There are these prolific weeds in my garden. I swear they can grow anywhere; completely covered by massive, picky squash leaves; in cracks of burning hot asphalt; near the blushing stems of beets and strawberries, and in the lovely dirt we have worked so hard to create. The clever thing about these weeds is that seem to be able
to adapt. When they find themselves covered by leaves, shaded from the sunlight, they quickly change from spreading their leaves and stems far and wide, to reaching straight up, sneakily creating a new path back to the sun.
These weeds are also the sort that if you don’t get every single piece of them out, they immediately come back. Ten fold. Their roots are hard to pull and the tiny little leaves are quick to fall back to the soil, and so, regardless of the amount of time and effort I spend waging war on them, they come back, seemingly finding ways to thrive.
As I was ready-ing myself for the fairly daily battle with these weeds, it occurred that similar weeds exist in us, showing up as doubt, self-criticism, palely accepting circumstances that we know we could change, and so many other things. These weeds are never so evident as when something new is on the horizon. They show up in the doubt and self-sabotage of a new friendship or love interest. In playing it safe when taking a risk is really what your heart, soul and life needed. In all the internal monologues that bring up every single reason why this new adventure won’t work, how you aren’t capable, strong enough, old enough, young enough, expert enough, and on and on.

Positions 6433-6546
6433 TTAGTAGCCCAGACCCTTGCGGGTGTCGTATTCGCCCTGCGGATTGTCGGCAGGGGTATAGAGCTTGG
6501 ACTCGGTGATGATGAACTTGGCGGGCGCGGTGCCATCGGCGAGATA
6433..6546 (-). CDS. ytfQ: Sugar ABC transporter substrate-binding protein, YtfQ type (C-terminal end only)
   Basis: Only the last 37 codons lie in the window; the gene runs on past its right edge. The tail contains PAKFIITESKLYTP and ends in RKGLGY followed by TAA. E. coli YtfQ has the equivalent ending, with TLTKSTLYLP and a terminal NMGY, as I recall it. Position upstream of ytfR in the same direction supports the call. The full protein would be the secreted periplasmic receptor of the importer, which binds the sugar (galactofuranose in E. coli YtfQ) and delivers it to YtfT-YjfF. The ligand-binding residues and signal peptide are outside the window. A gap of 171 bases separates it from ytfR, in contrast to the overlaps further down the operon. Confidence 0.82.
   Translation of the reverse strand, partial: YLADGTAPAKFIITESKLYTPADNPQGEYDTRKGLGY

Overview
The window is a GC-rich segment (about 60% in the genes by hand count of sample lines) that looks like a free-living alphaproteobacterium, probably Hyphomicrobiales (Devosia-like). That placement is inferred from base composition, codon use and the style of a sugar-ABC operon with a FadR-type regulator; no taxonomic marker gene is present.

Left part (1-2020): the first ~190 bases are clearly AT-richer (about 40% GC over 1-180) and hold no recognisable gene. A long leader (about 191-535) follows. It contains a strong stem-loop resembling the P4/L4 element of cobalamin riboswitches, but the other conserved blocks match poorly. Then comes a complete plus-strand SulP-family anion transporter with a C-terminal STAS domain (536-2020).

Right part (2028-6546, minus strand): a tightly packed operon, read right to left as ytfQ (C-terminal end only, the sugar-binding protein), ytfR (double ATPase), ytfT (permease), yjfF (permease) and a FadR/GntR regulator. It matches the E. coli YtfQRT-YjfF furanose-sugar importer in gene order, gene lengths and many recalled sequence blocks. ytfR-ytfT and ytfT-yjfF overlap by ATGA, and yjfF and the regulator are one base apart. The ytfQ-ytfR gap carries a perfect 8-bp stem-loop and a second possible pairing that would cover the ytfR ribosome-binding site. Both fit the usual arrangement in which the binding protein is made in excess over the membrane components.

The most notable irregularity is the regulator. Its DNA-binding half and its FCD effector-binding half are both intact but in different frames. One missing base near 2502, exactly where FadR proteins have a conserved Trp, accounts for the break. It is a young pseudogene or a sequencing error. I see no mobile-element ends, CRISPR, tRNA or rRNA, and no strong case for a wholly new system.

In Co-Active coaching, we call this voice the saboteur. The third edition of Co-Active Coaching explicitly draws this out, explain how the voice of the saboteur is mostly in the background, but at times of change, “the alarm sounds and the saboteur will awaken.” Whenever we are at that crux of change, that crossroads, this voice of self-doubt becomes louder, more edgy, and for whatever reason, we seem have a greater tendency to believe it.
The saboteur is like those weeds. When it feels threatened, it finds new ways to dig in, dropping more leaves, reaching up to the light, finding a way to consistently telling you that whatever you are trying to grow will be choked out. What does it take to overcome those weeds, to pull them out, every leaf and root? When they are deeply held hurts from the past, it may be a counselor or therapist. When they are limitations for a future, that’s where a coach can come in. Coaches can help you pull those weeds, opening up a path to the sun for those plants you really want to grow.
What do you want more of in your life? What would it look like if you removed all those weeds, or even just some of them? How does a year from now look different? Imagine the possibilities, and let’s start pulling those weeds.